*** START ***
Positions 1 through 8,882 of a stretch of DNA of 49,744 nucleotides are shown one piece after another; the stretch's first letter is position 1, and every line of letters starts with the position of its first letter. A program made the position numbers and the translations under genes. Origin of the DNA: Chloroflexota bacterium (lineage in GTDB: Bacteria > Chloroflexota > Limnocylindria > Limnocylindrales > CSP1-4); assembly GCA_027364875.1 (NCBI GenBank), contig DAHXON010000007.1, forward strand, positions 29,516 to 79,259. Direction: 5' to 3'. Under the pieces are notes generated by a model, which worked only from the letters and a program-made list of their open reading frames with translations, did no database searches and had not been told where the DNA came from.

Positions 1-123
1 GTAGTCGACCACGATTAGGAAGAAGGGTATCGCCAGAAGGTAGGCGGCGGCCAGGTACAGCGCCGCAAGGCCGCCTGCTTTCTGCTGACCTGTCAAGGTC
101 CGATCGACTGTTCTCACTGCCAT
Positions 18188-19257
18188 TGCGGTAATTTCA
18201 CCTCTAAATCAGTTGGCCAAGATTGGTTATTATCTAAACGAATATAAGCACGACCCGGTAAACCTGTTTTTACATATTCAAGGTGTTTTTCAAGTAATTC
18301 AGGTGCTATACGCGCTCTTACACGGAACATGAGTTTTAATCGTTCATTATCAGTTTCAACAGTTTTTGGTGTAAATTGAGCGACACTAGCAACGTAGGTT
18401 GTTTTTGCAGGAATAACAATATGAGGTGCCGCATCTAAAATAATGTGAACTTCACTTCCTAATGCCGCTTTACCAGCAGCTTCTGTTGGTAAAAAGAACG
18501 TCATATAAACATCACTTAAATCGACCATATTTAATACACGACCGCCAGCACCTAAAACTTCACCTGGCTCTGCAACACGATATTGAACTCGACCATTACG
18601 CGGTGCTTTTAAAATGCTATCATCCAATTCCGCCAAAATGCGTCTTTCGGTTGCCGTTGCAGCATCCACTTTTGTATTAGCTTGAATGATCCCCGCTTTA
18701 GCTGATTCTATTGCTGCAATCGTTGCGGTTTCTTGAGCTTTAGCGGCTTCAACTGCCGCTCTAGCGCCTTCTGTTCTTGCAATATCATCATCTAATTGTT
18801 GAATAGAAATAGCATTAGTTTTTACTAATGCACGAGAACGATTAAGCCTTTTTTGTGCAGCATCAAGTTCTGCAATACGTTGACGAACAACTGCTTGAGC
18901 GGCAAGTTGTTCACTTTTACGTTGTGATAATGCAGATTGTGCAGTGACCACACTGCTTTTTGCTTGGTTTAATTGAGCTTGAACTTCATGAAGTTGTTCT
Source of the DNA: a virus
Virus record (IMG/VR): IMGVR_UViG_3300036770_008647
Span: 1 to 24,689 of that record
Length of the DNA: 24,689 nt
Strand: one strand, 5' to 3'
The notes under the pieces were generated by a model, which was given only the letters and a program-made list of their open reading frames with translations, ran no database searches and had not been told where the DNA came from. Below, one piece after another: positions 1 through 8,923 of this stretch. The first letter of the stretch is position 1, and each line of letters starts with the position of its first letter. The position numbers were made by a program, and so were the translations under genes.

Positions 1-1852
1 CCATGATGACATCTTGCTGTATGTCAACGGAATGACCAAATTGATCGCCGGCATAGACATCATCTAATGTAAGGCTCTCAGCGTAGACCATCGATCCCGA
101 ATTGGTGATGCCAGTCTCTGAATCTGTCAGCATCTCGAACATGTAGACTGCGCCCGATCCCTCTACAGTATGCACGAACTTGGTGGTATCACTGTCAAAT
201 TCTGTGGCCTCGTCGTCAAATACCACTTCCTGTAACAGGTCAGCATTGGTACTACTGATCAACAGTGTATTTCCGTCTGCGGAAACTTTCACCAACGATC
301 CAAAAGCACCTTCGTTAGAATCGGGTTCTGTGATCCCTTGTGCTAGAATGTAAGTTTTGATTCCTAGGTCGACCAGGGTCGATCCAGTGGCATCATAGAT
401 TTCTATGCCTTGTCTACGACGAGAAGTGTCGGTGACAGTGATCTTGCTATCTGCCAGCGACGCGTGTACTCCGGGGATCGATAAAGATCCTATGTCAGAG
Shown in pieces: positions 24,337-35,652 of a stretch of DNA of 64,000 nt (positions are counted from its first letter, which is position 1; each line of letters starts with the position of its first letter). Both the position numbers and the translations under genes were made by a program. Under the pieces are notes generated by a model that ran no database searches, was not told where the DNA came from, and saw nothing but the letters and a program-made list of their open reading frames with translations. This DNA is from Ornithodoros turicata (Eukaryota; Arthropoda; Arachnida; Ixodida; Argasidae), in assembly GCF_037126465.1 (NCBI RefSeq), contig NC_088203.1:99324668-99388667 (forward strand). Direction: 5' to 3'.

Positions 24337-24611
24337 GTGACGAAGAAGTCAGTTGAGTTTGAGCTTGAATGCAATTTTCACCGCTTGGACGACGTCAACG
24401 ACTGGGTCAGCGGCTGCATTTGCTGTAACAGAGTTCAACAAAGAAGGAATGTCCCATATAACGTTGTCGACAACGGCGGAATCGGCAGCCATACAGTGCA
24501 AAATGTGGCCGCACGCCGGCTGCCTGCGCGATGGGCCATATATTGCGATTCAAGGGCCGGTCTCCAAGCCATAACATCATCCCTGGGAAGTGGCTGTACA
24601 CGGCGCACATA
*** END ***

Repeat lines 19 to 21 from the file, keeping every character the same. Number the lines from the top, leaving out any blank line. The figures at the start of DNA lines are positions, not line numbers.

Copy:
Strand: one strand, 5' to 3'
The notes under the pieces were generated by a model, which was given only the letters and a program-made list of their open reading frames with translations, ran no database searches and had not been told where the DNA came from. Below, one piece after another: positions 1 through 8,923 of this stretch. The first letter of the stretch is position 1, and each line of letters starts with the position of its first letter. The position numbers were made by a program, and so were the translations under genes.

Positions 1-1852